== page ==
The family of the deceased at the center of the first federal Vioxx trial, suffered at least $402,373 in economic losses when he died, according to a witness that testified Friday.
Economist Frederick Raffa said he reached the figure by combining estimates of how much Richard “Dicky” Irvin would have earned to support his family and the value of services he provided around the house. Such figures are important because they are a factor in determining compensatory damages if the plaintiff wins the case. Pain and suffering also play a role in the award.
Irvin’s widow, Evelyn Irvin Plunkett, is suing Merck & Co. because she believes Vioxx triggered the fatal heart attack her husband suffered in May 2001. The 53-year old manager of a seafood distributor had been taking the pain reliever for about a month to alleviate back pain when his colleagues found him dead at his desk.
Merck removed Vioxx from the market last year after a study showed it doubled patients’ risk of heart attack and strokes after 18 months. The company faces about 7,000 lawsuits and analysts estimate it liability could reach $50 billion.
When Irvin died, he was earning almost $26,000 a year, but now his son who holds the same job is earning around $40,000. Based on the $40,000 figure, Raffa said his estimate for total economic losses would have been 60 percent higher.
The $402,373 is based on today’s dollars. Raffa included the couple’s youngest daughter in his estimates because she was only 17 when her father died and was still financially dependent on him.
Ashley Irvin, the youngest child, told jurors she was forced to drop out of college because she couldn’t afford to attend, and her mom didn’t have the money to help out. She also said that when her dad was alive, her parents did help her two older sisters with their college expenses.
But mostly the former cheerleader discussed how much she missed her dad, whom she called a loving, family man who almost always came to watch her perform at football and basketball games. She began crying as she read an essay she wrote about him for a school project. “I know he is still watching, me but I just can’t see him,” she read.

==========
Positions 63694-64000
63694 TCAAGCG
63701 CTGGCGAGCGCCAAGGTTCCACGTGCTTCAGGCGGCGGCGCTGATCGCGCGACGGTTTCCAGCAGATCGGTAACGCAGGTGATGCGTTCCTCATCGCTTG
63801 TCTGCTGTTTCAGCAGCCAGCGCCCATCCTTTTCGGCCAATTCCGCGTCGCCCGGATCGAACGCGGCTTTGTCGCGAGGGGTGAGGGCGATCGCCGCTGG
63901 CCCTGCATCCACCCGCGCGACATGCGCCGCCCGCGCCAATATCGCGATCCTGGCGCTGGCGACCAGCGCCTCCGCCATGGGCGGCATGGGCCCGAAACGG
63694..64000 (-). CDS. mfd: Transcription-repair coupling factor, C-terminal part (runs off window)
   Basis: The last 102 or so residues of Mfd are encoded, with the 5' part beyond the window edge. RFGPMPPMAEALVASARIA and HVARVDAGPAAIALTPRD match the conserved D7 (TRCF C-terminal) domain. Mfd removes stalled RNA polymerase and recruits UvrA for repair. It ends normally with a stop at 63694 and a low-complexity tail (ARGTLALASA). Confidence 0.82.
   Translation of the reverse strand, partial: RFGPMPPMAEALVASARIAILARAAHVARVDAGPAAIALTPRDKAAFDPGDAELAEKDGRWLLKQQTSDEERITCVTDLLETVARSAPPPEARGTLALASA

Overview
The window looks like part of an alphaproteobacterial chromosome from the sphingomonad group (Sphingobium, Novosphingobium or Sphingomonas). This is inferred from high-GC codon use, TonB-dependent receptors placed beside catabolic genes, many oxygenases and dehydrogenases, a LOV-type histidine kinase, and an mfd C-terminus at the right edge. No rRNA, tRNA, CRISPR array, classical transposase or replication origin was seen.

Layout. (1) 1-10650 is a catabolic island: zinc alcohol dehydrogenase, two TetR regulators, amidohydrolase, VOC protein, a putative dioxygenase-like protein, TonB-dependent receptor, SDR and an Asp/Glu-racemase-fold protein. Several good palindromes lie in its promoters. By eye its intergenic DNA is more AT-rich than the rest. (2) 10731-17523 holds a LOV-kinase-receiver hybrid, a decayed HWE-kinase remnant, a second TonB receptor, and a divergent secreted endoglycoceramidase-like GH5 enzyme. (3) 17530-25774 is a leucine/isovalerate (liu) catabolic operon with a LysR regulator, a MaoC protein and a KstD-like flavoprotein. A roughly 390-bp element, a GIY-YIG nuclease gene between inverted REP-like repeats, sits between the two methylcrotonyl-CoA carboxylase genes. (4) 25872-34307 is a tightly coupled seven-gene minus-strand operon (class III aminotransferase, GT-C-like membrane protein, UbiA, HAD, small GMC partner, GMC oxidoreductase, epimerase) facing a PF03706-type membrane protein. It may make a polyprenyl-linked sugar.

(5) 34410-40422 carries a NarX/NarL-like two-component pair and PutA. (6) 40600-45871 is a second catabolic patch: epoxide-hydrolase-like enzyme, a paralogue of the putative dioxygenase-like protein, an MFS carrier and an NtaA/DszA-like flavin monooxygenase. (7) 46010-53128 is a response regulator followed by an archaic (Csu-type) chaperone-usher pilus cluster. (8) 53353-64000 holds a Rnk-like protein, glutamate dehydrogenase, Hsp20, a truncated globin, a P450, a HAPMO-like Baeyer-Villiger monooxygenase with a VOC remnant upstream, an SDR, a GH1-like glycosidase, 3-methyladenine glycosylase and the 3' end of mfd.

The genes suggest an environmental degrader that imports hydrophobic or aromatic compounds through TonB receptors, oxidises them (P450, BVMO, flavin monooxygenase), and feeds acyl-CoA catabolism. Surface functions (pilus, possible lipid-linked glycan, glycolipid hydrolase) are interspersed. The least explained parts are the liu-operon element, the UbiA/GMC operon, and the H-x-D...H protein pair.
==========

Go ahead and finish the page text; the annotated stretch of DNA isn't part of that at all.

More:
Earlier in the day, witness Wayne Ray reiterated his belief that the drug causes heart attacks regardless of the length of use or size of the dose.
In three hours of cross examination, Merck’s lawyer repeatedly challenged how Ray, who studies the risk and benefits of drugs, examined data to reach his conclusion.
“No matter how you look at it, Vioxx causes higher risk every time,” said Ray, who heads the Pharmaco-Epidemiology department at Vanderbilt University School of Medicine.
Irvin was taking 25 milligrams of Vioxx, and Merck lawyer Phil Beck focused on studies related to that amount. Patients were taking 25 milligrams in the study that led Merck to remove the drug from the market last year.
Ray testified that four out of five epidemiological studies showed that patients taking a 25 milligram dose of Vioxx carried a higher risk of heart attacks.
Beck questioned Ray’ logic in reaching his determination, at one point noting that not all five studies were comparing Vioxx to the same drug. Beck also appeared to suggest Ray was selectively choosing data by highlighting Vioxx in comparison to Celebrex, a similar pain reliever made by Pfizer Inc., in a trial that compared three drugs.
Toward the end of his cross examination, Beck said that if you “compare apples to apples,” four of those epidemiological studies found that there is no greater risk of heart attack for patients using a 25 milligram dose of Vioxx.
“No, I don’t think so,” replied Ray. He said that “no matter how you slice the data you see an increase risk of (heart attacks and sudden death) with Vioxx at 25” milligrams.
Epidemiological studies are typically retrospective examinations of data. While they are considered useful because they examine how drugs affect the greater population, blinded, controlled clinical trials in which groups of patients are randomly given either a drug or placebo are considered the gold standard in the pharmaceutical industry.